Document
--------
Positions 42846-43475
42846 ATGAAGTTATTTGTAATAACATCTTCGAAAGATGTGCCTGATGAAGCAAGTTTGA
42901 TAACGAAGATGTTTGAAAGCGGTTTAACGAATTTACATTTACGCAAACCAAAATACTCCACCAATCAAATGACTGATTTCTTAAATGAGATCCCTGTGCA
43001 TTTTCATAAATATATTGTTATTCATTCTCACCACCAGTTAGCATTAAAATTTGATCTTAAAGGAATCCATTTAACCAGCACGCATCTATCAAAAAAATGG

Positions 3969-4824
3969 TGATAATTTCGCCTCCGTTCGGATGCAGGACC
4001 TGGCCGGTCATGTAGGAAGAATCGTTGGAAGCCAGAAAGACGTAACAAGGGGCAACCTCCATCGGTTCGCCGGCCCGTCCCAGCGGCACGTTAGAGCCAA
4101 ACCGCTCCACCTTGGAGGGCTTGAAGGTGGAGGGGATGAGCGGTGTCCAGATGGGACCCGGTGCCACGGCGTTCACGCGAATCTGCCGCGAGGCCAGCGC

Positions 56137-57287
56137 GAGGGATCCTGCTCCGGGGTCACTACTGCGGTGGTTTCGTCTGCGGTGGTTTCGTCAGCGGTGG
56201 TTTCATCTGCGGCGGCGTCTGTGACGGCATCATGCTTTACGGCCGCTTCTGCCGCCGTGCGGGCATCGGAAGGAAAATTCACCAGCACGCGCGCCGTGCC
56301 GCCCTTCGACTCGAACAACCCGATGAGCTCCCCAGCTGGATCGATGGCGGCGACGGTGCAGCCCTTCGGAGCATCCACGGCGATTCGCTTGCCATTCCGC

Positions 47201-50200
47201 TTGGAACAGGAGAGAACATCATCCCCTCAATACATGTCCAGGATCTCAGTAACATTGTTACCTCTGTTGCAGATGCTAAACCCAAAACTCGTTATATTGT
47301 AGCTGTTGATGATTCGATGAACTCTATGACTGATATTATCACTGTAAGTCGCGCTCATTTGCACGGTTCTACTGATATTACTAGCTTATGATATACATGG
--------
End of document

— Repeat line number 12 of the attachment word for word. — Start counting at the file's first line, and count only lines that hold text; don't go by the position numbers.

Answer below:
56301 GCCCTTCGACTCGAACAACCCGATGAGCTCCCCAGCTGGATCGATGGCGGCGACGGTGCAGCCCTTCGGAGCATCCACGGCGATTCGCTTGCCATTCCGC